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An Experience with the Fern & Roby Montrose Turntable

06-27-2019 | By Carol Clark | Issue 104

I grew up listening to records. These days we call then LPs or vinyl, but I will still think of them as records. My first record player was a toy, but eventually I graduated to an all-in-one system that was a receiver with the turntable on top, and speakers attached to the sides. In those days I knew nothing about the gear, but I listened to a lot of records. Eventually, after Dave and I married, we worked our way up through a series of different turntables, and I got to the point where listening to records was just too much of a hassle, so I stopped. With the advent of the Fern & Roby Montrose in our system, I can once again listen to records, and enjoy the experience.

This is not so much a review of the turntable, more a reporting on my experience with it. For an actual review, see Dave's report (HERE). You can also check out Fern & Roby's site (HERE) for technical information.

We first met Christopher Hildebrand, owner of Fern & Roby, at AXPONA in 2018. He was so pleasant, and I was touched when he told us the company was named for his two grandmothers. We were both intrigued with the Montrose, as our enjoyment of our then turntable, the Transrotor Leonardo Doppio 25/25/60, was waning. Over the next year we talked about getting the Montrose in for review, and finally after AXPONA this year it arrived. The review period went well, and the Montrose is now a permanent part of our system.

Although I did not set the table up, I was involved in unpacking and getting it situated in our system. It is just gorgeous. Looking like it was milled from a solid hunk of cast iron, it is genuinely a work of art, the base made from compressed paper in resin. The platter has brass inserts, I'm sure there's a better way to describe that, but it just adds to the overall stunning look. This turntable is one that would genuinely be a centerpiece to any system.


One of the things that held me back from listening to records with our previous turntable was that it was confusing, and to be honest I never felt inspired to figure out how to make the Transrotor work. I'm sure I could have, I just really didn't want to. Additionally, I wasn't inspired by the way it sounded. So, I just let my records sit on the shelf.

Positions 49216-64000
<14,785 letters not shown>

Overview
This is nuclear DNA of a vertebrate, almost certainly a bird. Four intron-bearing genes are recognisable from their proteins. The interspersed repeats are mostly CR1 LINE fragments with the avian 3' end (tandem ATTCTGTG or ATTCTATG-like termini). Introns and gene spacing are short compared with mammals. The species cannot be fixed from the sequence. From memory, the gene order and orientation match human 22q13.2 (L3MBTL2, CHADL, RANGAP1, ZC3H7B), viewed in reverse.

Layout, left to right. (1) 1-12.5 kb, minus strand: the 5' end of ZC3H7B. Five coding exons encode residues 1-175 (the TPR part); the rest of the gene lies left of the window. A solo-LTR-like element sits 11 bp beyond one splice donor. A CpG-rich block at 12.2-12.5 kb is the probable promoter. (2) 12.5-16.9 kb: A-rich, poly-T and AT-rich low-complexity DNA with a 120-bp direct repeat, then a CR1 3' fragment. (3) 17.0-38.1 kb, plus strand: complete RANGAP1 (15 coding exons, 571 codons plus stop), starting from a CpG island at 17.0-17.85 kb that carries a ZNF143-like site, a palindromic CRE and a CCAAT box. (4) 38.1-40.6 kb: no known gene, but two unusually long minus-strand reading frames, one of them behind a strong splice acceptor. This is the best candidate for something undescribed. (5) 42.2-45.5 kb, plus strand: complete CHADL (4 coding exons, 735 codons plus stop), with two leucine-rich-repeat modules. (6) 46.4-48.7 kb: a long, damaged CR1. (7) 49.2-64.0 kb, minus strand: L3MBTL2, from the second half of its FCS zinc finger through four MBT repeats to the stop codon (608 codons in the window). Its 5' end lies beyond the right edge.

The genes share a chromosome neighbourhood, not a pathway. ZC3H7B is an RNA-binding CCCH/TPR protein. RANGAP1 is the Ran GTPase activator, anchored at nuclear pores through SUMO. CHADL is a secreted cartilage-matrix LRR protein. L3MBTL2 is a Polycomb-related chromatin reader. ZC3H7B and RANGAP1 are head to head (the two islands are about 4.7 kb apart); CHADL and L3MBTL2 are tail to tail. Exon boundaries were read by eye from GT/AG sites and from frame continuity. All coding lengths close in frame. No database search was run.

With the Montrose, however, not only did I want to learn how to use it, I found it's quite simple to use. To start with I needed to figure out system logistics. I am happy to say; I did this on my own. Preamplifier first, and then amplifier. Easy enough. The turntable has a simple knob you turn, first stop for 33 1/3, the next for 45. There's a light that glows amber at first, then locks in to green when the steady speed is reached. Don't laugh, but the next part is where the logistics comes in. Turning everything on is simple, getting the music to come out of the speakers is another matter. Our BHK Signature preamplifier comes with a remote. I studied that first and found the section labeled "preamp" with a series of inputs. Turns out the turntable was input 2. This was much easier than anticipated.

I selected a stack of records, and sat down to listen.

I decided to start with a record I played over and over again when I first got it, Seventeen Seconds by The Cure. Rather than selecting the old 1980 copy I used to play, I got out the Vinyl Lovers re-issue. An aside, this re-issue has added songs. That's not a bad thing, but it messes with the groove, meaning I like hearing the songs in order, one after the next. The addition of "I'm a Cult Hero" and "I Dig You" is jarring. That aside, listening to this record on this turntable, way better than what I remember. Immediately I was back in the day, connecting to the music, it was magical. I used to make up music videos in my head, particularly with side two. They came surging back listening to "A Forest," "M," and "At Night."

Moving on to my current day obsession I got out Criminal by The Soft Moon, also amazing sound. Every time I think "Burn" is my favorite song on this album I discover other songs, like "Give Something," or "Young." The sound of these songs rattled the windows, literally.


Next, I decided to test the record weight. As you can see above, the top has the design of a record insert for 45s. When we show off the Montrose to friends, we always tell them this, but I wanted to see it in action. I searched through our stack of 45s to find something worth listening to and selected "California Uber Alles" by the Dead Kennedys. It works! Quite an ingenious design.


When listening to any piece of gear, you know you're not just hearing it, but everything in the chain. This listening session was not just the Montrose, but the PS Audio preamplifier and amplifier, the Heed phonostage, the Vandersteen loudspeakers, and all the cables. Having said that though, I can tell you that LP listening was dramatically improved with the Montrose. Everything sounded fuller and more organic.


I'm not able to get this to look the way it does in the afternoon when I'm sitting on my couch. There's a way the light shines off the end of the cartridge, and it glows like a beacon. You can only partly see it in the picture above, I'm not a photographer so I can't quite capture it the way my eyes do. This beacon pulls you in to the wonderful experience of the Fern & Roby Montrose.

At $7500, this is not an inexpensive (the supplied Soundsmith MIMC cartridge adds another $1995), entry level turntable, but if you are in the market for a high-end table, this one is highly recommended. You not only get the gear, but you get the support and expertise of the company behind it. Christopher was available to answer questions, and everything went very smoothly.